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Destructoid interview: Piano Squall

2:02 AM on 08.02.2007 // Topher Cantler

Of all the events at this year's Otakon, the American debut of Eminence was undoubtedly the highlight. (We had the whole thing on video, but apparently magnets and DVC tapes don't play well together). If you didn't know, Eminence is a new-wave contemporary orchestra who specialize in videogame and anime music, and are responsible for bringing to life the works of great composers such as Otakon's other esteemed guest, Hitoshi Sakimoto (FFXII, FF Tactics, Odin Sphere, Princess Mononoke, the list goes on for miles). As amazing as it was, however, there was another great talent on the stage whom you might be less familiar with. The man MCing the concert was none other than pianist Michael Gluck, also known as Piano Squall. (Check out the above video to see him in action.)

Having performed at Otakon 2005 himself, Michael saw the annual convention as the perfect opportunity to bring Eminence to an american audience, and played a major role in making that happen. After spending only a few minutes with him, I can safely say that you'd be hard pressed to find anyone so passionate about videogame music. I caught up with Piano Squall after the show to ask him a few questions about himself, as well as an awesome project of his which, if you appreciate videogame music at all, you'll want to know more about. Hit the jump to see what you've been missing.

Destructoid: How long have you been playing piano?

Piano Squall: I’ve been playing for twelve years.

Dtoid: What was it that inspired you to start performing and recording videogame music?

PS: It started fifteen years ago in my living room with an old crappy television set and a Super Nintendo. I was just 9 years old, and I heard the music of Final Fantasy for the first time. I so clearly remember sitting there on my ass, staring at the TV, completely enchanted by Master Uematsu’s music. There was a piano in my house, but I didn’t know how to play, so I just started hitting random notes with one finger, trying to find the melodies that I was hearing in the game. A few years later, I started formal study so that I could learn to arrange music from all of the videogames that I enjoyed playing. Fifteen years ago, I never would have imagined that the RPG I rented from Blockbuster would end up shaping the entire direction of my life.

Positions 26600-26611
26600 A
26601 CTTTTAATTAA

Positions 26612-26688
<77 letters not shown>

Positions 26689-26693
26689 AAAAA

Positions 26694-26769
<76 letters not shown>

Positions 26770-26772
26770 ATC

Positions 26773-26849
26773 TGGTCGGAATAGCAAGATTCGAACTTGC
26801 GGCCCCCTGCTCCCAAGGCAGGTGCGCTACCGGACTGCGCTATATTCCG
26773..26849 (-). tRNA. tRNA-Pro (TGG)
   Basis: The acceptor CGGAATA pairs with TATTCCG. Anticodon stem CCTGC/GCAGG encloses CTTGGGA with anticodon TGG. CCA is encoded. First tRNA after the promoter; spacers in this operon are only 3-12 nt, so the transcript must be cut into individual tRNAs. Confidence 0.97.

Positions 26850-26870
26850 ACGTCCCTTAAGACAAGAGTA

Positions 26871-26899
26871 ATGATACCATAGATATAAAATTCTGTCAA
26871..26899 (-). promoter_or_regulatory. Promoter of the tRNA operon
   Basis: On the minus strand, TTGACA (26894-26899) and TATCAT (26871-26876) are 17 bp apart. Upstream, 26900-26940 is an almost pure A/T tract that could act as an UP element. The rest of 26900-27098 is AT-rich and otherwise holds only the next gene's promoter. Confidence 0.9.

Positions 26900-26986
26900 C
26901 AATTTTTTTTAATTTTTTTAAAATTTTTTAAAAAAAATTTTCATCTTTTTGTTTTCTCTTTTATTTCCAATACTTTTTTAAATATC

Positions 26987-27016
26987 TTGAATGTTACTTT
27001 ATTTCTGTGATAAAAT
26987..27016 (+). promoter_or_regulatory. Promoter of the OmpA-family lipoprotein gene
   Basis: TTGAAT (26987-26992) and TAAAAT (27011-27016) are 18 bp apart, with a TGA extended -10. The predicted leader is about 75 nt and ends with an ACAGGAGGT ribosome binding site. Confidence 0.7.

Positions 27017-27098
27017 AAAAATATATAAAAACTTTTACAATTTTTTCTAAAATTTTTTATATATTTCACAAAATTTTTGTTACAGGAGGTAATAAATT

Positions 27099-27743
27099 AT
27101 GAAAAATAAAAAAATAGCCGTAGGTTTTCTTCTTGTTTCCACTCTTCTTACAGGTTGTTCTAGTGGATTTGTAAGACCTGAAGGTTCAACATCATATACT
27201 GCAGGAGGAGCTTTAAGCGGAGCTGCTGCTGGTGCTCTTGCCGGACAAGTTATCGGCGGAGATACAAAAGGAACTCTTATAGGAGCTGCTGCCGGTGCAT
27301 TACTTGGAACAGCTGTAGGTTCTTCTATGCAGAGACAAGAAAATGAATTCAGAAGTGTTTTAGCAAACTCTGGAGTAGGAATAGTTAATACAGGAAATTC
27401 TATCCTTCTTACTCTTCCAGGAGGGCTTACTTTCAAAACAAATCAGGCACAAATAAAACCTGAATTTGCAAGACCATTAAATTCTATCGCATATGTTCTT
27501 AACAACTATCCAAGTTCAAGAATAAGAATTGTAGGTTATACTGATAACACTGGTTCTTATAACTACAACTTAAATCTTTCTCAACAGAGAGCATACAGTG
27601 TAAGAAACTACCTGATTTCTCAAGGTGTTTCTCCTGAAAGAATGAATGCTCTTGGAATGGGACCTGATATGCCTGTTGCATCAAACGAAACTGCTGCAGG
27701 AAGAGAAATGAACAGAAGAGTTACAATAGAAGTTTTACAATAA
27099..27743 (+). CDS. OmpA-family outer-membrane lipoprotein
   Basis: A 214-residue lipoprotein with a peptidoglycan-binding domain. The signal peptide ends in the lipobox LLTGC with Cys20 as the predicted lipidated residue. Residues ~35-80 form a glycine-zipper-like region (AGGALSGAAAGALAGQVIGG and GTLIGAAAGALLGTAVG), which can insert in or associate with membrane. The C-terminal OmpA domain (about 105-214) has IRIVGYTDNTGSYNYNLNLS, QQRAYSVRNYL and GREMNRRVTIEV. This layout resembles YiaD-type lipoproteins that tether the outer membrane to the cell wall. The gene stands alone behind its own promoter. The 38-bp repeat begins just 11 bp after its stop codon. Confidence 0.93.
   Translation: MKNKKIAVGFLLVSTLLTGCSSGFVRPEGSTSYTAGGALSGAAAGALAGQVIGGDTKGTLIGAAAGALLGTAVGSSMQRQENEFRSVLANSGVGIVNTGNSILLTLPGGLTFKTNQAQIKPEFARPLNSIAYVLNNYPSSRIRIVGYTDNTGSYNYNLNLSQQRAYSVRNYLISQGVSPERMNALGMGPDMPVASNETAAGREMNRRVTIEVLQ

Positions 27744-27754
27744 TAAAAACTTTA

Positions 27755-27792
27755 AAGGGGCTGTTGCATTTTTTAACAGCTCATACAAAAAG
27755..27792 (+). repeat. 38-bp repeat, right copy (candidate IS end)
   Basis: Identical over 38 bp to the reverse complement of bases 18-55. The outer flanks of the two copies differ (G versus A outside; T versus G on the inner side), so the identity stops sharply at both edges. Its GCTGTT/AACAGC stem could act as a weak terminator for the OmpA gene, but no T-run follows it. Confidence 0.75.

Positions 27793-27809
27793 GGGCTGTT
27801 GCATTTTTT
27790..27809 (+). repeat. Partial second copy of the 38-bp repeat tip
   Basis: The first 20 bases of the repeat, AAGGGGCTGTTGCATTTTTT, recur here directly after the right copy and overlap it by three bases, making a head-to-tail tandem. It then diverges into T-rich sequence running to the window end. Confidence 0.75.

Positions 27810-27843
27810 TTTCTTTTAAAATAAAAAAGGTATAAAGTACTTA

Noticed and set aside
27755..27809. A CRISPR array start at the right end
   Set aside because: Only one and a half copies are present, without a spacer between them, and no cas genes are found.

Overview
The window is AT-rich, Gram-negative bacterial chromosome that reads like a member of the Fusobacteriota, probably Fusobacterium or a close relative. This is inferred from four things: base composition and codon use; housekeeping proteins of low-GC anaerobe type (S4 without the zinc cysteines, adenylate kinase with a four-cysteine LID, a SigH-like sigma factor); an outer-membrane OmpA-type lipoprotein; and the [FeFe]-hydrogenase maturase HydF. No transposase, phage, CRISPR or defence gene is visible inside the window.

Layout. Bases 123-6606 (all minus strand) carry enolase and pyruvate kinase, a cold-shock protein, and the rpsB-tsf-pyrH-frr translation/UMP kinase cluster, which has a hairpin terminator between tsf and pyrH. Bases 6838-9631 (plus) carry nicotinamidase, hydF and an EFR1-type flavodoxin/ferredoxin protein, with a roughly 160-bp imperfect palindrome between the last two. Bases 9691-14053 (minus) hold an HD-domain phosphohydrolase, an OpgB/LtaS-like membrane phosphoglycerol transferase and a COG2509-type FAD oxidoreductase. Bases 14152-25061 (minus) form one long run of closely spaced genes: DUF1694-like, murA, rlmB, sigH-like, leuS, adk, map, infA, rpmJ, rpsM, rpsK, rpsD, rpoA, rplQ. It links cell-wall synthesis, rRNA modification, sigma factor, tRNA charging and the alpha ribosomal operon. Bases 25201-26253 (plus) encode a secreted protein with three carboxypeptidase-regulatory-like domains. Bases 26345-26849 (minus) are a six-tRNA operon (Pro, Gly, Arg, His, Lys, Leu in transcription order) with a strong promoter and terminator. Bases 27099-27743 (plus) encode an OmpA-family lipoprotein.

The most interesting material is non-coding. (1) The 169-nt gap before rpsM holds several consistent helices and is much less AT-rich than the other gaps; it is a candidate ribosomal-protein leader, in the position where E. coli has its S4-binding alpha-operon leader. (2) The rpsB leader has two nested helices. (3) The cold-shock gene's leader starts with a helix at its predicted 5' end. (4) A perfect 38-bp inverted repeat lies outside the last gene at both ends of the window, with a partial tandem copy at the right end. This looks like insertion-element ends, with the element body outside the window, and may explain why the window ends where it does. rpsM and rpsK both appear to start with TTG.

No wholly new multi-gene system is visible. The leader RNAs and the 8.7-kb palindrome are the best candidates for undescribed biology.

In 2003, I attended an anime convention in NY called the Big Apple Anime Festival, and I discovered a random piano in a secluded corner of the hotel. At this point, I had been playing videogame music for most of my life, but it was always something that I just did for my own enjoyment. It really never occurred to me that other people would actually be interested in listening to videogame music on the piano, so I had never shared my hobby with anyone before. I just thought I’d sit down and play quietly for a few minutes.

Before I could finish the first piece, there were at least thirty people around the piano throwing out requests! I was like, whoa, I thought I was the only person in the world who cared about this stuff, but here’s a whole world of people that are just as nerdy as I am! I sat there and played for hours and hours until I had gone through every theme on every soundtrack I could think of. It was really an incredible feeling to finally share my lifelong passion with other people that cared about this music as much as I did.

When I got up to leave, there was a director of a different convention who had been listening, and he invited me to perform a concert at his convention. I booked my first real show right there, and that was the beginning of everything.

Dtoid: You're often seen dressed as Squall from FFVIII. What do you love about
this character and what made you choose him?

PS: “Piano Squall” is the combination of my two loves: Piano and Final Fantasy. I wanted to create an on-stage persona that reflected both of these aspects of my personality. Any other Final Fantasy character would have been fine, but I have no craftsmanship whatsoever, and Squall is the only costume I could make!

Dtoid: You performed at Otakon in 2005, and now here you are two years later,